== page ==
There's this great old movie called 36 Hours (1964) where the Germans capture an injured American officer and, when he wakes up in hospital, they try to convince him it is several months later, the war is over, the Allies won, and so there's no reason for him to keep military secrets any more. And that kind of elaborate ruse and subterfuge is what sets the stage for the latest from J.J. Abrams, Drew Goddard, Matt Reeves and Bad Robot productions, 10 Cloverfield Lane (2016), a piano-wire taut tale of tension and suspense.
Here, a woman has a horrific car accident and wakes up in an underground doomsday bunker under the care and watchful eye of a paranoid older man, who refuses to let her go. As to why, from there, the audience is left to decide if there really is some kind of deadly chemical first-strike invasion going on outside (the source of which ranges from terrorists to Martians) or is this guy some kind of serial-pervert conditioning his latest acquisition that there is no escape to make her more pliant, who may or may not have killed his last female "guest".
Adding another layer of intrigue to this microcosm is a third wheel, a young neighbor who helped build the bunker, claiming he sustained his injuries while trying to get in, not getting out, saying he saw strange lights in the sky and a huge explosion on the horizon and assumed Armageddon was upon them. Clues abound to back up both theories, and once one version seems to be locked-in, another clue pops up, or some dire technical difficulty must be overcome, and then allegiances shift, and another attempt at escape fails, sending everyone back to the blackboard to mark time and rethink things for a while.
The small cast of three does a remarkable job in this locked room mystery, very claustrophobic, with a few blasts of humor to give the audience a breather, over-compensating for a script that was less concerned about character and more concerned about the situation. All we really know about Michelle (Winstead) is that she just broke up with her boyfriend and she wants to be a fashion designer. That’s it. And all we really know about Howard (Goodman) is that he was once in the Navy, used to be married, and a firm believer in conspiracy theories. He also might be a killer. Or he might just be socially awkward. Only Emmet (Gallagher) is allowed some room to breathe in this small space, a well-played out scene that sheds some light on who he really is in a rare intimate moment with Michelle. He also might be in on it with Howard. Or, he might just be trying to get into Michelle’s pants.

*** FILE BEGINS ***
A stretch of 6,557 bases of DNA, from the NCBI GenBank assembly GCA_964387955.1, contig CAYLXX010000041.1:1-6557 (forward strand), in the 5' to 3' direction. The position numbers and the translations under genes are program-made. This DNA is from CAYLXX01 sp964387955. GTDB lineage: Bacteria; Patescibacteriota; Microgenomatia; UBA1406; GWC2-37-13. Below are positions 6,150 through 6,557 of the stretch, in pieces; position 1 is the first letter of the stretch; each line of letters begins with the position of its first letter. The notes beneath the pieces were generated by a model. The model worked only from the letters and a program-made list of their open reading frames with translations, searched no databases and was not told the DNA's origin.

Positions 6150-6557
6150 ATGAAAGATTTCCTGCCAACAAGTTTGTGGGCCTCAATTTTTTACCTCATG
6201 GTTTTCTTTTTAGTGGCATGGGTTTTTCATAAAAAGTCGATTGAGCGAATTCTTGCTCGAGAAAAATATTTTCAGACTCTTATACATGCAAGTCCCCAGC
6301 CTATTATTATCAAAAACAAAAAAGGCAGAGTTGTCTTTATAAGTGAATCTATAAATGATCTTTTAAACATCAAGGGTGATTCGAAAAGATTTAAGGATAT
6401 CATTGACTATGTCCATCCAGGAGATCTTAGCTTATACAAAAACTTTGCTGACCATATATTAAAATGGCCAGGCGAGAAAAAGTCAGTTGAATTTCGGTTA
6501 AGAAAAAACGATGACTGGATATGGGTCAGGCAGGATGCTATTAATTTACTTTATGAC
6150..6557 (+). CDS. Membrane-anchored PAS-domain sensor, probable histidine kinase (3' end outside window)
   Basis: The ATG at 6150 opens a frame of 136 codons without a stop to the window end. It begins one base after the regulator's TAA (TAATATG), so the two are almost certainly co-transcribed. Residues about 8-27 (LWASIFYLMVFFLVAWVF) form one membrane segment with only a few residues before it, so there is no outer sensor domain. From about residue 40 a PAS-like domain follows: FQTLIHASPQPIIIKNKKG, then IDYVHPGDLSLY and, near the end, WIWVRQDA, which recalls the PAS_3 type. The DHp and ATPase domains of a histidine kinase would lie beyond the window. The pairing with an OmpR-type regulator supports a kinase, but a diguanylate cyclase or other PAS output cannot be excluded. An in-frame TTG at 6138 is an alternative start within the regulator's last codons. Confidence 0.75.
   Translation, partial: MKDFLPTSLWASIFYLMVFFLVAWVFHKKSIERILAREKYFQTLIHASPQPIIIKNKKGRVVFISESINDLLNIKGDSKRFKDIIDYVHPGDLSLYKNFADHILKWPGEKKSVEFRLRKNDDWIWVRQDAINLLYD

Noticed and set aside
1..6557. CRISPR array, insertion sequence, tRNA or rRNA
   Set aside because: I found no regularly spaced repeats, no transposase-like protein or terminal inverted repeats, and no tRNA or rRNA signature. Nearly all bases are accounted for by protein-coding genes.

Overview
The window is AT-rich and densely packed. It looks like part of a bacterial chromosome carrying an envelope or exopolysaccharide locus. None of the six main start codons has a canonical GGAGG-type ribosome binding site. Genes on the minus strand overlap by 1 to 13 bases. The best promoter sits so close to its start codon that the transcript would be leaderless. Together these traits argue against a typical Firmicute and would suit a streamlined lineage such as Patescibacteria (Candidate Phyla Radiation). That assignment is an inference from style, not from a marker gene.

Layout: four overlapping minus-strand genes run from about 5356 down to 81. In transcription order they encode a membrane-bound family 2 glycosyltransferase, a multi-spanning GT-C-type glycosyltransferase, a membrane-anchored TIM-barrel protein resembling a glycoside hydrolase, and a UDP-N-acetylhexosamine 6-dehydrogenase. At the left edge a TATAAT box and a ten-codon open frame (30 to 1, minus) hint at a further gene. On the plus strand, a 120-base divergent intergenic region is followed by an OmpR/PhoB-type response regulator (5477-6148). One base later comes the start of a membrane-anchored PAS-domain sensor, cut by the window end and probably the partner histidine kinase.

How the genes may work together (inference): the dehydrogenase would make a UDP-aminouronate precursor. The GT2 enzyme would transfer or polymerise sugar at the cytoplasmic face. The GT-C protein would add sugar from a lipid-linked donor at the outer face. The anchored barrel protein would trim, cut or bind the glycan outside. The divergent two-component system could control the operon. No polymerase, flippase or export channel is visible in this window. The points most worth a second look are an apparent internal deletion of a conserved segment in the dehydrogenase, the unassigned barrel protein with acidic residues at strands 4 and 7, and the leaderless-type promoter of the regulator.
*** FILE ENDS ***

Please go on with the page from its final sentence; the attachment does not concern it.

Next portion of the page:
Again, it really didn’t matter and we’re given just enough details by scriptwriters Josh Campbell, Matthew Stuecken and Damien Chazelle and just the right amount of heat from director Dan Trachtenberg to bring this all to a slow, frenzied boil.
And boil-over it eventually does but, alas, the film kinda lost me during the climax where, essentially, every version of the truth was true, making the viewer swallow a ten-car coincidence pile-up as, turns out, --SPOILERS AHOY FROM HERE ON OUT – Michelle's host is a deranged kidnapper, and who knows how many bodies he’s disposed of in a handy barrel of acid. And, the Earth is currently being invaded by extraterrestrial (and highly combustible) squid-monsters, making our protagonist one of the unluckiest people on the face of the planet as she finally escapes one monster, rather deftly, only to face another and engineer another escape, rather ridiculously, with a trusty Molotov cocktail -- always the aliens Achilles’ heel, amIright?
I won’t lie; I was kinda disappointed by the big, ultimate reveal of 10 Cloverfield Lane at first glance, which came off kind of trite after all that intense drama; a letdown. To me, the climax would’ve worked better if the big reveal played out like I had initially thought it would once it is clear hostile aliens had landed.
See, for a minute there, I thought this thing was gonna go all Don Dohler on me, an early influence on Abrams, with a huge nod to The Alien Factor (1978), where the alien panther-leech in the cornfield was actually the real target of the crop-dusting UFO and not our heroine. All part of some alien menagerie – a cosmic zoo, lost in transport (which could also explain the creature that attacked New York several years prior, connecting the two films), which the UFO / zookeeper is just trying to round back up – collateral damage be damned. I mean, how awesome would that have been if Michelle escapes Howard, is then attacked by the panther-leech, only to be inadvertently rescued by the UFO, which promptly flies off once the monster is in custody? (Or maybe the monster eats Howard during the escape? And is then captured just as it's about to eat Michelle? *shrug*) Instead, we get kind of a weak-sauce mash-up of Signs (2002) and Battle: Los Angeles (2011).
Thus, I can't say I loved it, but 10 Cloverfield Lane had me pretty riveted from the opening car crash through the closing credits. Time and distance also has me softening up on that ending quite a bit. Definitely worth a watch on the big screen, I think. Just don't expect any giant monster attacks like Cloverfield (2008) because there aren't any. Well, sort of. Eh, it's complicated and I’ve already spoiled enough.
10 Cloverfield Lane (2016) Bad Robot :: Paramount Pictures / EP: Bryan Burk, Drew Goddard, Matt Reeves / P: J.J. Abrams, Lindsey Weber, Bob Dohrmann, Ben Rosenblatt / LP: Ted Gidlow / D: Dan Trachtenberg / W: Josh Campbell, Matthew Stuecken, Damien Chazelle / C: Jeff Cutter / E: Stefan Grube / M: Bear McCreary / S: John Goodman, Mary Elizabeth Winstead, John Gallagher Jr.